Defining The Future Of Public Relations

It’s time to bring PR practices up to speed and get ahead of the curve.

Defining The Future Of Public Relations
[Photo: Flickr user Andreas Levers]

Sending pitches and press kits began as early as our entrance into the 21st century, and these practices, along with the latest phenomenon of contacting journalists over social media, have come to be a major part of “public relations.”


But how do we truly define PR?

In 2011 the Public Relations Society of America (PRSA) initiated a crowdsourcing campaign and public vote that produced the current definition: “Public relations is a strategic communication process that builds mutually beneficial relationships between organizations and their publics.”

Although this definition is only two years old, Wendy Zaas, executive vice president at PR firm Rogers & Cowan, believes this is “antiquated in that it truly does not address the integration of marketing and social media as part of the discipline.” PR, she says, should no longer stand alone, since “the communications world is now blended and demands the best of all three disciplines woven together with smart, impactful, and creative strategy.”

What is also missing from PRSA’s definition is PR’s return on investment, which is a necessity dictated by all clients; measurements taking into account marketing goals and competitor strategies are now the standard.

Facebook, Twitter, blogs, and other social media outlets have transformed the relationship between the members of the public and those communicating with them. The public relations process used to be singularly dimensional–“the filter down theory”–but the future of PR is now a conglomeration, primarily focused with facilitating an ongoing conversation while remaining on the forefront of innovations in the communication arena.

“There is no longer such a thing as ‘traditional media,’” says Tim Tessalone, USC’s sports information director. “With the 365/24/7 news cycle and with the wide variety of media (and social media) platforms now available to journalists and non-journalists, PR professionals need to remain not only vigilant, but must be proactive and progressive.”


New terms, described below, have appeared in the public relations lexicon, and terms like content marketing and earned media are often used instead of the term public relations. Here’s what they really mean:

Storytelling Or Brand Journalism

Prevalent among many forward-thinking companies, brand journalism is telling a story related to your brand’s expertise. This method is extremely valuable, as the audience is engaged and therefore interested to learn more about the brand.

Visual Media And Marketing

PR campaigns are no longer simply judged by the sheer number of impressions, so multimedia utilization is vital. Visual media such as YouTube, Facebook, and Vine are considerably more relevant when defining success because PR professionals must position their clients to be buzzworthy or trending. Furthermore, every PR campaign must be supported by an appropriate sales and marketing strategy in order to be effective.


No longer is there just one technology or one business writer or editor for an outlet. Each category has been broken out into multiple subcategories–for example under business there are subdivisions for entrepreneurism, small business, international business, etc.–and it is imperative that public relations professionals reach out to these highly targeted niche influencers to effectively grow brand recognition.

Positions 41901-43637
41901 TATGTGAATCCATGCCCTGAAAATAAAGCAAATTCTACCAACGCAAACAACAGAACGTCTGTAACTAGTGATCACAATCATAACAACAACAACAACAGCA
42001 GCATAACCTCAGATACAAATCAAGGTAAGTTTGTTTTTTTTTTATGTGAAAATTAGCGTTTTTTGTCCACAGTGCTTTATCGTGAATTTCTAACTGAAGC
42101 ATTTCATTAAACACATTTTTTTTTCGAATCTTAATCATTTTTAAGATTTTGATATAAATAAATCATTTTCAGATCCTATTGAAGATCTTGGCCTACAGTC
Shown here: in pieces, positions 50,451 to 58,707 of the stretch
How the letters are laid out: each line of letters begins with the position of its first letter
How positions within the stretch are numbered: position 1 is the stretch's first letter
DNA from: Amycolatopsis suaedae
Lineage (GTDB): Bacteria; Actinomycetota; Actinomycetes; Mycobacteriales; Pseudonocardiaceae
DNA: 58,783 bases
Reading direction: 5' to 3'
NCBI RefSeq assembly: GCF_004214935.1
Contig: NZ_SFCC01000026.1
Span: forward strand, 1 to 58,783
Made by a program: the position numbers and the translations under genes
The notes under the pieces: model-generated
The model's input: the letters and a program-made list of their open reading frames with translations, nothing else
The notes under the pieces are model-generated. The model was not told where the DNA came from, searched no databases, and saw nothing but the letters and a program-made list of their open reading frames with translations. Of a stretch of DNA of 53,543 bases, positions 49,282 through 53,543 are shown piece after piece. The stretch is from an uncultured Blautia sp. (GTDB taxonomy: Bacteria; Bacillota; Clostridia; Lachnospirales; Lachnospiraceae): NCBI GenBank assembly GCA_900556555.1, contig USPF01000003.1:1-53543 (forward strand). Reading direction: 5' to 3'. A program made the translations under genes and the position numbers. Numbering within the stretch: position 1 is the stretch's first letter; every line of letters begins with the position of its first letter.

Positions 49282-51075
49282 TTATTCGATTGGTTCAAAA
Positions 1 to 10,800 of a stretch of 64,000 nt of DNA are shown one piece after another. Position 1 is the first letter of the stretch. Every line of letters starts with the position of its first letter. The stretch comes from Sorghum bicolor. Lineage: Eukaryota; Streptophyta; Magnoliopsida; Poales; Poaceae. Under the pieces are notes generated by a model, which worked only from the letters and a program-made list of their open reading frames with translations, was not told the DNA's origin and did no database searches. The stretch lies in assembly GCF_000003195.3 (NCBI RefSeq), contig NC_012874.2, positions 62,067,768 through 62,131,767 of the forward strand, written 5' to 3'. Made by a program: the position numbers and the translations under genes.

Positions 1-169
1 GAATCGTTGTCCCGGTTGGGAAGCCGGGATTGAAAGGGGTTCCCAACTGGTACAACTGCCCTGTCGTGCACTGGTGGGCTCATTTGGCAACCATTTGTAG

Public relations is no longer simply about traditional media. Presently, it is built upon traditional media and encompasses digital PR strategies, mixed in with social engagement (social media, blogging, etc.), brand journalism, thought leadership, SEO strategies, and content strategies, to name a few. The future of PR sees increased opportunities for public relations professionals to disseminate their clients’ message as PR is evolving and reinventing itself along with the social media age.

PR was always and will always be about content development and management, but in today’s multi-screen landscape, there exists innovative technologies to create and disseminate this content. Presently, along with emailing press materials to journalists–according to Muck Rack, 92% of journalists preferred to be pitched by email–you have the ability to tweet your press release to targeted influencers and comment on market trends in forums and blogs.


“PR is a way for executives to position themselves as authorities in their industries. Using a multi-platform approach, industry leaders can comment on trending news to keep themselves and their companies central to media conversations about their business,” says Ola Danilina, CEO and founder of PMBC Group.

The scope of opportunities is increasing and PR professionals need to continue to adopt forward thinking and accept the innovators. Agencies still control the facts but they must collaborate with the like of influencers and bloggers, so they don’t face backlash.

At its core PR is still about great storytelling but the future of PR is about creating a shareable experience. Measuring only media coverage is a way of the past. PR professionals must now target to engage their clients’ audience and have them be a part of the news cycle.

Jarone Ashkenazi is a graduate of the USC Annenberg School for Communication and Journalism and has led campaigns for tech, business, sports, and consumer accounts. Ashkenazi is an account manager at PMBC Group, a Los Angeles native, and sports enthusiast.